The Industry

Who Still Has Landlines?

I’m a regular reader of the Washington Post, having started to read it as a teenager. The newspaper has a great series of articles called the Department of Data, written by Andrew Van Dam. His articles look at questions asked by readers for which there are statistics available to answer the question. He recently answered the question of who still has landline telephones. The article is behind a paywall, but here is a link.

Van Dam found the answer in the National Health Interview Survey that is conducted by the National Center for Health Statistics. It may seem odd for this government survey to contain a few questions about telephones, but over the years, the survey has shown a correlation between having a landline and overall health. According to the survey, people who cut the cord and only use cell phones are more likely to engage in risky behavior. They are more likely to binge drink, more likely to smoke, and more likely to go without health insurance. The folks who give the survey don’t know why that is – it’s just a statistical trend that has held true for many years.

Here are some of the statistics about landline telephone service and cell phone usage from the latest NCHS:

  • 27% of homes still have a landline / 73% of homes only use cell phones.
  • 2% of homes have a landline and no cell phone.
  • Only 1% of homes have no landline or cell phone.
  • 34% of homeowners still have a landline. Only 15% of renters have a landline.
  • Landline usage is correlated with age. 88% of adults between 25-29 only use a cell phone. Only 47% of those over 65 only use a cell phone.
  • Interestingly, there is not much difference in cell phone usage based on level of education.
  • There is some correlation between household income and cell phone usage. 78% of homes that are below the poverty line only use cell phones while 72% of those making twice the rate of poverty or higher use only cell phones.
  • There is virtually no difference in the percentage of homes that use only cellphones between urban and rural areas.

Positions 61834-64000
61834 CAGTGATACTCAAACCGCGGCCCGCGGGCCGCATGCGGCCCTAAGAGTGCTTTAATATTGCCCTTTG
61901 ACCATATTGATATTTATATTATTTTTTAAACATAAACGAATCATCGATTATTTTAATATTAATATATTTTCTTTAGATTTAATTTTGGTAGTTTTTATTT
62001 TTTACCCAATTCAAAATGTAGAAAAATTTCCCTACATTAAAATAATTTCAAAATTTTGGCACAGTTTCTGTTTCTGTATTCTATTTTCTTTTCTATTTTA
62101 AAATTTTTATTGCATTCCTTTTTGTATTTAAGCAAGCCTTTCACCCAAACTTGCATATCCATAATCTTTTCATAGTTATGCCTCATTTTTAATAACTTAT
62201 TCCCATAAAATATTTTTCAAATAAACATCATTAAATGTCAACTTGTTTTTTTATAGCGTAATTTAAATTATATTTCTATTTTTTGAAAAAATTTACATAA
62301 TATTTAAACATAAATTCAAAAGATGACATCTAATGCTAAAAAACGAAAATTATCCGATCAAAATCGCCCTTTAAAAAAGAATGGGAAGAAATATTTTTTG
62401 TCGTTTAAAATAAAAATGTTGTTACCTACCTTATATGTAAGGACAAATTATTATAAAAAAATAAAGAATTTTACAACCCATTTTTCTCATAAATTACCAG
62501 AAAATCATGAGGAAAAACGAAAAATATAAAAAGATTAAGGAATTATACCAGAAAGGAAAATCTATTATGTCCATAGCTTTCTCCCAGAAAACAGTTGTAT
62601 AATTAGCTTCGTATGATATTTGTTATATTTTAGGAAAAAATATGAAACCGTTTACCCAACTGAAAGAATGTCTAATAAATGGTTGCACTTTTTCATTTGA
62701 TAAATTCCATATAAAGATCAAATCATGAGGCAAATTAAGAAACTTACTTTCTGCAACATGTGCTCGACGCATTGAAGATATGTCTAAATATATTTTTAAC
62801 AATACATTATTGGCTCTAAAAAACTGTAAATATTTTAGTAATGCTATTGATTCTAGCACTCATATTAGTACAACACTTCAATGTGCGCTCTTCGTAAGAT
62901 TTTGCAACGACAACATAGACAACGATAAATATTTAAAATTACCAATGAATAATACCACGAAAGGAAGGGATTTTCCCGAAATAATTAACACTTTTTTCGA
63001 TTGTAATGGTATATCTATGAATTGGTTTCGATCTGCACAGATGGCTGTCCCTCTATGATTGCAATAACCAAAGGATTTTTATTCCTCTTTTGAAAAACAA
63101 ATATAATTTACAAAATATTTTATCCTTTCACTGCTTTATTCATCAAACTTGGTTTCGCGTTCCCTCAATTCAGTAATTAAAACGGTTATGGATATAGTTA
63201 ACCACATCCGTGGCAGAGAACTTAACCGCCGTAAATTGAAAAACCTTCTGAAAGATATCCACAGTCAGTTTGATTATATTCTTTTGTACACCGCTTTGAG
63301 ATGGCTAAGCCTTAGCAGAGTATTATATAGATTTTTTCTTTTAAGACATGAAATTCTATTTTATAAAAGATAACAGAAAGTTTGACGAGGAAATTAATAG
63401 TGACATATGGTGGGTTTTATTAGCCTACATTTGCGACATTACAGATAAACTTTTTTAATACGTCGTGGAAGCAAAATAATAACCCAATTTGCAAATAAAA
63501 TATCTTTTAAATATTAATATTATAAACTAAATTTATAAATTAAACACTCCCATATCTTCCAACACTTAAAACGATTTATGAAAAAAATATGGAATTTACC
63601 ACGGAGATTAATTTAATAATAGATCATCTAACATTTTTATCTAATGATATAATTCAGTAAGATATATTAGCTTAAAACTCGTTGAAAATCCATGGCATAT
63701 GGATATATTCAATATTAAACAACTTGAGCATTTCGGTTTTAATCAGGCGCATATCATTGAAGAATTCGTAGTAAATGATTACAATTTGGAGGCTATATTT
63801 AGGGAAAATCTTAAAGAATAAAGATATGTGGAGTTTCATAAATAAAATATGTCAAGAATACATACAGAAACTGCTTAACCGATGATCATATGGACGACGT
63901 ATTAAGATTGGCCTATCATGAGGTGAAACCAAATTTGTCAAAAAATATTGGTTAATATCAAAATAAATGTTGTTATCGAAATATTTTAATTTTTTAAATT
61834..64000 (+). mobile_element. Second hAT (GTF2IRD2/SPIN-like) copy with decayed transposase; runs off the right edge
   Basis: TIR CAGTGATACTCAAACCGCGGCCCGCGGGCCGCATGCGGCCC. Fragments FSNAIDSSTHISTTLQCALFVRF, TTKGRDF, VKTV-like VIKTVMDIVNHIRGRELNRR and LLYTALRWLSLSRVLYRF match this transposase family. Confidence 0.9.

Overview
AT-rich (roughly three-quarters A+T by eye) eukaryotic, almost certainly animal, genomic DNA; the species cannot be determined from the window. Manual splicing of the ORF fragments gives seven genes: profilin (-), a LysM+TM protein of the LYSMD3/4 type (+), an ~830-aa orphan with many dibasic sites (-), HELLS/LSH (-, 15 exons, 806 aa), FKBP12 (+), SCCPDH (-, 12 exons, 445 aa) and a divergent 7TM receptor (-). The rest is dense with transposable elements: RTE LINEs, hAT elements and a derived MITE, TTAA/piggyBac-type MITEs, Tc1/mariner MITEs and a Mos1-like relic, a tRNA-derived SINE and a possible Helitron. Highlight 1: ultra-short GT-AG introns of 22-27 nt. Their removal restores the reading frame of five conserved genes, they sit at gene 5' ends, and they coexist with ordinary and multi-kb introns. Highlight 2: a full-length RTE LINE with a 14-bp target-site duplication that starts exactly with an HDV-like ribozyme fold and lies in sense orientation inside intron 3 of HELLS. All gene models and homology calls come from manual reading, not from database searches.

• There is a big geographic difference in households that only have cell phones. Nearly 80% of homes only use cell phones in Idaho, Oklahoma, Mississippi, Wyoming, and New Mexico. The states with the lowest percentage of homes that only use cell phones are New York, Maryland, Massachusetts, and New Jersey. The whole northeast has fewer homes that rely on only cell phones than the rest of the country.
  • There is no correlation between still having a landline and having a computer or tablet in the home.

Van Dam speculates that the northeast has the highest percentage of landlines because Verizon built FiOS fiber networks back before the giant drop in landline subscriptions. He thinks it’s likely that people who have used Verizon FiOS for a long time have never bothered to drop the landline service.

I always find it interesting when ISPs choose to offer broadband and no telephone service. It’s really easy these days to layer on VoIP service, and it’s an easy margin with little headaches. I think many ISPs will be surprised to find that over one-fourth of homes still are willing to pay for a landline.

7 replies on “Who Still Has Landlines?”

Many ISP providers package in a mandatory landline even if its not utilized. It’s not about ‘willing to pay for a landline’. To get the better package rate you have to agree to a landline.

“Are” may not be the right verb tense. “Have been” may be better.

The Verizon finding seemed to be that, at the time of switch to FIOS, people didn’t bother to ditch landlines. Which is different from people wanting landlines and not being offered packages they’d want to add them into. It seems like a simple triumph of inertia on the one hand, rather than an unmet consumer opportunity on the other.

Doug, I would be interested in your thoughts as to whether the decline in landline subscription is related to the fact that, at least in my experience, 90+% of the messages left are from callers who have spoofed the caller-id and are otherwise scams. Further, is the failure 10+ year effort by the FCC, FTC, and the industry to stop these scams in any way a result of an industry that would like to be out of the landline business?

Dear Doug:
As long-time telephone users residing in Maryland (suburban WDC area), we have had VZ FiOS installed for years and were looking to get rid of our old clunky POTS landline. When it came time to adjusting our service, the pricing options for retaining the landline were de minimus…
Periodically, I have priced out the options for dropping the TV portion of FiOS and signing up instead for streaming services. Curiously, although streaming services all claim to save us money, it is not as much savings as one might think and they have all recently announced a rise in their prices.
We have also tried out the T-Mobile fixed wireless (FWA) product, and it has performed horrendously in comparison to FiOS.

~ Ron

P.S. If people remain in a location, they do like to keep their landline phone numbers, like a brand name or trademark for a family.

Similarly, when people move from place to place, they retain their old cell phone numbers, even if it is out-of-state or out-of-area-code. The old ph# is well-known to family and friends, and it is a great big “pain in the tush” to notify everyone of the change!!

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